If we look at this issue from an industrial perspective, it’s easy to understand the effect of inbound tourism in terms of sales; the almost 32 million foreign visitors to Japan in 2019 spent about 5 trillion yen. In 2030, with an expected 60 million visitors, this number is projected to double or triple. These figures can not be overlooked when considering future trends in Japan’s industry.

Japanese industry, unable to outgrow a manufacturing-oriented viewpoint, while appearing vaguely aware of this situation, seems to be ignoring it. This is because, while Japanese industry has excelled at managing precise systems and manufacturing mechanisms, as far as work involving the assessment of value, it has accumulated neither the human resources nor the management know-how to precisely control structures of investment and return, or to manage the sensory knowledge of characteristics affecting the tourist experience, like beauty, taste, dignity, style and comfort.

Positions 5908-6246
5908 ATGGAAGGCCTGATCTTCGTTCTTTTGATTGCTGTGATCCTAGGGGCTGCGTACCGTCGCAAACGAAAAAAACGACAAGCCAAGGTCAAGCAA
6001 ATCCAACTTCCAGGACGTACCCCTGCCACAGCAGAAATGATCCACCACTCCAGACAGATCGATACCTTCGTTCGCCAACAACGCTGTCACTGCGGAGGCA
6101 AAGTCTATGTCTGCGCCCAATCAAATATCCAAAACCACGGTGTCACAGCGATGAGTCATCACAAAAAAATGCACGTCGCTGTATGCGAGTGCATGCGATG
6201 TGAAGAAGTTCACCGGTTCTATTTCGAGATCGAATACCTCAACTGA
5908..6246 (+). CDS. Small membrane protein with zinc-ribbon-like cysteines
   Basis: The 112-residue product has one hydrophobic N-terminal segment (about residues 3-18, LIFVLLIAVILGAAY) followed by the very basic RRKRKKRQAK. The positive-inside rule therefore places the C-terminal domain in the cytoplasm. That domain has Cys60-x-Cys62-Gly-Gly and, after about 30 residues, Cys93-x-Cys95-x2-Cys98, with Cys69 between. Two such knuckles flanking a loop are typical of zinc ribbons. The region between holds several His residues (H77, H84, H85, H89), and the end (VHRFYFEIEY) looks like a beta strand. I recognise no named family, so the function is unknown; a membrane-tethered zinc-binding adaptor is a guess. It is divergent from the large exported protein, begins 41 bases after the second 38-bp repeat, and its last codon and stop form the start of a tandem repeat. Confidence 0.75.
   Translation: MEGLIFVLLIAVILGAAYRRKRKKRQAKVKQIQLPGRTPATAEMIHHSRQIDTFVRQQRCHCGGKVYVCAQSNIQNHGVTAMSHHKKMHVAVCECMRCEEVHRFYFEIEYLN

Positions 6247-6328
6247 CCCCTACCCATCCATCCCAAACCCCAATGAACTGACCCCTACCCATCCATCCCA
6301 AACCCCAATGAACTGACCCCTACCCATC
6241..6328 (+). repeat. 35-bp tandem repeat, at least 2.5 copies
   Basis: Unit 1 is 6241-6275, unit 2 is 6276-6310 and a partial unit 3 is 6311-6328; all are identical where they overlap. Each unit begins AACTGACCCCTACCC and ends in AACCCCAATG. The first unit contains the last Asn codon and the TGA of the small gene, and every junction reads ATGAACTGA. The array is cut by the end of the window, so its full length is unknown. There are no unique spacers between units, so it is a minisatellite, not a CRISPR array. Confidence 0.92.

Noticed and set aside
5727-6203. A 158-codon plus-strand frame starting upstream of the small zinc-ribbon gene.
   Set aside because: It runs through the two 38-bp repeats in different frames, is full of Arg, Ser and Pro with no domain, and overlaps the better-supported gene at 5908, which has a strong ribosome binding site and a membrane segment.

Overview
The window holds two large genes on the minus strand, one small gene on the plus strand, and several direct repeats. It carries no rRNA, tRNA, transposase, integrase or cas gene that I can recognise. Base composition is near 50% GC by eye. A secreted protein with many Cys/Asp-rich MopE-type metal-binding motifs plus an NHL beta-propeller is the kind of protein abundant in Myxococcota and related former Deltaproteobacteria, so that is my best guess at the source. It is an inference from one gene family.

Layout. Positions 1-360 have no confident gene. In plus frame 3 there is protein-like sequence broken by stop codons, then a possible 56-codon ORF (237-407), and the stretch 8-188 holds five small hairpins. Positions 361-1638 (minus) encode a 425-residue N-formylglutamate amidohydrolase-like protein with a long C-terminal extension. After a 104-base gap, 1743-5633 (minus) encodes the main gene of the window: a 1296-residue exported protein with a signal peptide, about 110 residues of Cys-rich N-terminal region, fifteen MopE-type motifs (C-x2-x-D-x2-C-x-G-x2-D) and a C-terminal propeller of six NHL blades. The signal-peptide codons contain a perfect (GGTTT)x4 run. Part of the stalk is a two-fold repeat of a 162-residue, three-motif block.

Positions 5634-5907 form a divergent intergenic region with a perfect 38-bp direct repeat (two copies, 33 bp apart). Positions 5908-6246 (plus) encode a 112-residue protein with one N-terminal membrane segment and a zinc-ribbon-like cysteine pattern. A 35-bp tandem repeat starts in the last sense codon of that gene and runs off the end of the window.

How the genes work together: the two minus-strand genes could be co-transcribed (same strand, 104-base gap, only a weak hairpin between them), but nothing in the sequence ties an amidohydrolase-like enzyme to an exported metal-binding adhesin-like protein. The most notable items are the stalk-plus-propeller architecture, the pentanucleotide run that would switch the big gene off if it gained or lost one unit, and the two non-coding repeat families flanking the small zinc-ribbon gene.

While there have been moves like purchasing an entire hotel when coming across one that was well built and well run, there have been no attempts to build such hotels from scratch. Rather than describing Japanese industry as standing by idly, arms folded, it would be more accurate to say that it could not figure out how to try its hand at all. In Japan, there are certainly both prestigious hotels and traditional resort hotels. However, as we understand by going back to the birth of Japanese hotels, they were established as a way to move towards assimilating or adopting Western culture, and were not designed to welcome visitors to Japan in the Japanese way.